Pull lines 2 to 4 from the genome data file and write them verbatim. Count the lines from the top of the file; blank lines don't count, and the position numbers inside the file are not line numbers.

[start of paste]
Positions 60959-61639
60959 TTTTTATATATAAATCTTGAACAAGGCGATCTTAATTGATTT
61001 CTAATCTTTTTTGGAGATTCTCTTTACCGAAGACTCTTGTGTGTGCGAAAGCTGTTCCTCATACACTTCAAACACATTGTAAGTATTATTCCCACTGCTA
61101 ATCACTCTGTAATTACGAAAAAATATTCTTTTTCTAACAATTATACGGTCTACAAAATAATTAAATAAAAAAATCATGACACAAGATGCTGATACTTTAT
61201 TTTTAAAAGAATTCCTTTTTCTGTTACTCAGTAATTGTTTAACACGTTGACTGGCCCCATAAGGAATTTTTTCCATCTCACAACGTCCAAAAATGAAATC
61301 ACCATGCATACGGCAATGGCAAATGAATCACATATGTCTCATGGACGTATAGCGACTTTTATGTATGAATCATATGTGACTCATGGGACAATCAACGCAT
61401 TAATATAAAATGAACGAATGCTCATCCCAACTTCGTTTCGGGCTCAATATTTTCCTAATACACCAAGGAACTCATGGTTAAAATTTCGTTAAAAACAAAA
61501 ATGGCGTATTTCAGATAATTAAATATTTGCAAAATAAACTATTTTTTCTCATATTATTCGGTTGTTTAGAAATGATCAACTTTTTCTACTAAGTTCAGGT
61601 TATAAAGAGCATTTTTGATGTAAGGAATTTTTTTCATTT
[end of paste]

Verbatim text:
60959 TTTTTATATATAAATCTTGAACAAGGCGATCTTAATTGATTT
61001 CTAATCTTTTTTGGAGATTCTCTTTACCGAAGACTCTTGTGTGTGCGAAAGCTGTTCCTCATACACTTCAAACACATTGTAAGTATTATTCCCACTGCTA
61101 ATCACTCTGTAATTACGAAAAAATATTCTTTTTCTAACAATTATACGGTCTACAAAATAATTAAATAAAAAAATCATGACACAAGATGCTGATACTTTAT